Recently, a topic came up that I thoroughly enjoy discussing, but about which there appears to be a lot of misconceptions. (This will in no way be exhaustive; many books have been written on these topics, and I hardly have the space to do a worthy study on them in a blog post!)
We begin our study in the usual place: at the beginning. (Note: all Scripture is from the King James Bible, and no authority other than It shall be appealed to, especially "The Greek" or "The Hebrew.")
Genesis 1:26 And God said, Let us make man in our image, after our likeness: and let them have dominion over the fish of the sea, and over the fowl of the air, and over the cattle, and over all the earth, and over every creeping thing that creepeth upon the earth.
The key word here is not what one would usually pick up on or make of any importance: the word to note is "image." Obviously, this verse supports the Triune nature of God ("our image"), and dually it speaks of man's triune nature as well: body, soul, and spirit. Adam was made in God's perfect image, a triune being, and certainly in the likeness of His physical appearance also.
As a result of that likeness and image, check out how Adam is referred to later:
Luke 3:38: Which was the son of Enos, which was the son of Seth, which was the son of Adam, which was the son of God.
Do note that in this instance, "son" is lower-case, denoting that Adam was not a deity: he was simply made in the image of God, and therefore was called the "son of God." Thus, the vast importance of the precise wording of John 3:16 is made apparent: Jesus is the only "begotten" son of God, or God the Son (capital "S"), so dropping the "begotten" (meaning God's direct progeny or "genetic" offspring) makes Jesus a liar, as there are many other beings that are called the "sons of God."
Now, we'll sally back to the first place in the Bible where the actual phrase "son(s) of God" is mentioned.
Genesis 6:1 And it came to pass, when men began to multiply on the face of the earth, and daughters were born unto them,
2 That the sons of God saw the daughters of men that they were fair; and they took them wives of all which they chose.
The typical argument here is that these "sons of God" are simply righteous descendants of Seth, as opposed to the unrighteous descendants of Cain. This is certainly a lousy exegesis, since Seth himself was said to have been born in Adam's image, not God's (Genesis 5:3). The fact is that when Adam sinned, he lost that perfect image of God: his spirit died. From that point on, man was unregenerate, fallen, and existed as a dichotomy: body and soul, with a dead, worthless spirit inside. Man's communion with God had been cut off, and from then on, man was born in the image of Adam (1 Cor. 15:49).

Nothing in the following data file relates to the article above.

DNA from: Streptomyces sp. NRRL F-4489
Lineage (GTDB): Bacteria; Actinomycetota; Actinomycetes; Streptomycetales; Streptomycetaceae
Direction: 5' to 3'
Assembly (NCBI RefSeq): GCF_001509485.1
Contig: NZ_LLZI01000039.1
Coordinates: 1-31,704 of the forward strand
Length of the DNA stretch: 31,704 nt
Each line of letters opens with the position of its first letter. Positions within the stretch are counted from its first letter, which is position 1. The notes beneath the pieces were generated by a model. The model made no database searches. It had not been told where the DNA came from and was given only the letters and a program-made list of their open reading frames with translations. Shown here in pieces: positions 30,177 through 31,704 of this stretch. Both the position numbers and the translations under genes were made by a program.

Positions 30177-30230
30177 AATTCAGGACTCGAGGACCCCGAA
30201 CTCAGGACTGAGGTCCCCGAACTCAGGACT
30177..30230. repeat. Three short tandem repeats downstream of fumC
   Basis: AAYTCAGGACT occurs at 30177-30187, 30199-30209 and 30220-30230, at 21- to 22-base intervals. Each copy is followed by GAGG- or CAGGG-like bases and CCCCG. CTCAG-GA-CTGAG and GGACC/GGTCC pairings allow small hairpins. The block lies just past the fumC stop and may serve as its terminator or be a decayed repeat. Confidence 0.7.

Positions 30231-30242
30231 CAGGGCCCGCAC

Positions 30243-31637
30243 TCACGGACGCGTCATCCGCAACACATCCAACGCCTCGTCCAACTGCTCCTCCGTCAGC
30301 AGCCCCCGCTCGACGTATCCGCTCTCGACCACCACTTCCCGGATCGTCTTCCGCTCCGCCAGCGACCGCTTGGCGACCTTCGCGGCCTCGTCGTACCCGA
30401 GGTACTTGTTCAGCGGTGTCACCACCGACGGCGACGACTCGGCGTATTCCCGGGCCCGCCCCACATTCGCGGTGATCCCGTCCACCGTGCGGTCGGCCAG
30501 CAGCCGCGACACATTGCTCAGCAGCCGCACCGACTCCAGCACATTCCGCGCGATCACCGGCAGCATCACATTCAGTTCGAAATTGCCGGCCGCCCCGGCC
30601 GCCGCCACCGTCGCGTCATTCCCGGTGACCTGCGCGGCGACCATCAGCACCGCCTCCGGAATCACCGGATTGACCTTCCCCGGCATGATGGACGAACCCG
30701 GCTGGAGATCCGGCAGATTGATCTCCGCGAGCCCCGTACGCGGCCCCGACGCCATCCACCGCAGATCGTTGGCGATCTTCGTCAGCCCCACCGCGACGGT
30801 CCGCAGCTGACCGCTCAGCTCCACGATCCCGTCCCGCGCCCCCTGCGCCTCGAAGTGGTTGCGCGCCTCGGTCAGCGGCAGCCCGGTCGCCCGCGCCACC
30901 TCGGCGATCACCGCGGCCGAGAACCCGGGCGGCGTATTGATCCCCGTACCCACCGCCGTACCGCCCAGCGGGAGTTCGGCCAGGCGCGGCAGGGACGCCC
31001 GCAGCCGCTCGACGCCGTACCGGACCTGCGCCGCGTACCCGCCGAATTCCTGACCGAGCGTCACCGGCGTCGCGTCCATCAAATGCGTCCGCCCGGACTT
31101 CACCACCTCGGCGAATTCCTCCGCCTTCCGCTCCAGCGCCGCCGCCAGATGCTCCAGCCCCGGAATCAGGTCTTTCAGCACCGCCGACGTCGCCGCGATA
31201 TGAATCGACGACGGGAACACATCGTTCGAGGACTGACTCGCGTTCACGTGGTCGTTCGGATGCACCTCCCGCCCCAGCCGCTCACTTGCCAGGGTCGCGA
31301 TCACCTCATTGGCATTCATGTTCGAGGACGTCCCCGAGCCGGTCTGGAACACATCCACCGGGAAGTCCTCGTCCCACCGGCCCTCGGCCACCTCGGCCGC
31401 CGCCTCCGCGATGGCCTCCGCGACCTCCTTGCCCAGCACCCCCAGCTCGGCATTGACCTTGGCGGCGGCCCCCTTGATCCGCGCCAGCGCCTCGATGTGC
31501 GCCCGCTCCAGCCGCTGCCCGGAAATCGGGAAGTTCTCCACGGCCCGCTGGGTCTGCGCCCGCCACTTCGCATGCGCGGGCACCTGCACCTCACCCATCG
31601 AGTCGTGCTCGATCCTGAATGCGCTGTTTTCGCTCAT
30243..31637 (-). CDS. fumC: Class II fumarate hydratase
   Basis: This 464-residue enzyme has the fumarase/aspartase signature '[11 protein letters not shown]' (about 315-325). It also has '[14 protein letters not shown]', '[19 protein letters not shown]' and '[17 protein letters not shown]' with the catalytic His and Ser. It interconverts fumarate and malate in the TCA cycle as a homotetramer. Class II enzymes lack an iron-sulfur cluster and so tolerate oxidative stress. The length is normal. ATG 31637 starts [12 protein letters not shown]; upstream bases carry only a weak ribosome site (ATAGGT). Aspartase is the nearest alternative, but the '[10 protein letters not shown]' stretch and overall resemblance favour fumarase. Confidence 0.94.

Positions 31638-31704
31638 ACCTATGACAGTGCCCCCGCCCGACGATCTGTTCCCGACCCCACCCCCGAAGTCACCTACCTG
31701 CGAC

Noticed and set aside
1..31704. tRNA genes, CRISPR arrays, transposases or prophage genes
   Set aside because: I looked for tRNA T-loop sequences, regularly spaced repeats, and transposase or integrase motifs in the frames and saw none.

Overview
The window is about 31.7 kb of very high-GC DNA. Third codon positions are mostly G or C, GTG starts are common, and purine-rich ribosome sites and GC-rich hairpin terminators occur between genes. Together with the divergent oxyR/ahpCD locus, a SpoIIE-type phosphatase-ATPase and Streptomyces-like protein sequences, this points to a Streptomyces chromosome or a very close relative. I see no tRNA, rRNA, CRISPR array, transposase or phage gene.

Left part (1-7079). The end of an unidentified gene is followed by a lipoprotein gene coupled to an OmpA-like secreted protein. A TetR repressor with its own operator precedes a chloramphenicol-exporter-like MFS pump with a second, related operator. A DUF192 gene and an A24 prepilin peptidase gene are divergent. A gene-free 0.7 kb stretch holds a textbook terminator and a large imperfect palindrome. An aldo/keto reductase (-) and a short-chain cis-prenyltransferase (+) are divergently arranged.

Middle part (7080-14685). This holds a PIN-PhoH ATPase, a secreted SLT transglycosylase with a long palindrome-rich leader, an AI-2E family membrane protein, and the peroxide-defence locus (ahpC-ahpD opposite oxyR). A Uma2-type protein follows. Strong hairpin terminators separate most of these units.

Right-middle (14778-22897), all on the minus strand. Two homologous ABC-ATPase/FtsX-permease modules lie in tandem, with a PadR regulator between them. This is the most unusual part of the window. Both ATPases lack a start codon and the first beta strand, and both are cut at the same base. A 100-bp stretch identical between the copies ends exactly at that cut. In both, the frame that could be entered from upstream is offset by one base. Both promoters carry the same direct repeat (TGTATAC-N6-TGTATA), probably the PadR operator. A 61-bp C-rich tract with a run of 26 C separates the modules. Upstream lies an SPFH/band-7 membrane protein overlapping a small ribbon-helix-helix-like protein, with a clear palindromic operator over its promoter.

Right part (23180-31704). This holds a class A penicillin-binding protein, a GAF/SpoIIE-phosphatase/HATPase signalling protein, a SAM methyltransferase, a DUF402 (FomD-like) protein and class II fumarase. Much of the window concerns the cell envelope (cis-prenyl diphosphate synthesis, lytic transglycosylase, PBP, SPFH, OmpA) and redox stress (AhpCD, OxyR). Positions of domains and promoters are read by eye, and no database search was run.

We'll conclude then, based on the evidence given in the book of Genesis, that the phrase "sons of God" cannot refer to human beings, since not only is there a precise distinction between God and mankind in this verse, but that indeed the image of God had been lost (and still is in unregenerate man). Therefore, these "sons of God" are something entirely different, and we'll look and see what the Bible says about them.
Job 1:6 Now there was a day when the sons of God came to present themselves before the LORD, and Satan came also among them.
Now, without getting into the Genesis 1:1-2 issue, let us simply state here that since it is the sons of God that are presenting themselves before God, and Satan is among them, that he is indeed numbered among these sons of God, though in an obviously fallen state. Why else would he show up? These are supernatural, angelic beings (Job 38:7) who were present at the creation, though Satan, among them, obviously no longer retains his office as the LORD's light-bearer (Ezekiel 28:14). These sons of God, then, are not based on their standing with God: they are called sons of God based on their creation (Genesis 6 details sons of God that were involved in vile sexual practices!). So far, we have established two things:
1. These sons of God are not human
2. These sons of God are supernatural, angelic beings who were present at the creation.
Now, let us tie together the different uses of "son of God" between the Old and New Testaments.
A serious student of the Bible will recognize that before Christ's death, burial and resurrection, there was no "new birth," no "Body of Christ," and no forgiveness of sins. As Christ was the "last Adam," (1 Cor. 15:45), he redeemed fallen man and restored the perfect Image of God (Rom. 8:29; 1 Cor. 15:49; 2 Cor. 3:18, 4:4; Col. 3:10)
With Christ's propitiation for our sins, He conformed us to the image of God through His death. We now have the power to become the sons of God, or regain that fallen image! The reason that a person or being is called a "son of God" is because he is made in the image of God, just as genetic children retain the image or likeness of their parents. In our case, as David said, we have been made a little lower than the angels (Psalms 8:5), but we have been given the unspeakable free gift of Eternal Life, something that the angels obviously don't have (Gen. 6, 2 Pet. 2:4, Jude 6).
Questions? Leave a comment and I'll reply to the best of my ability.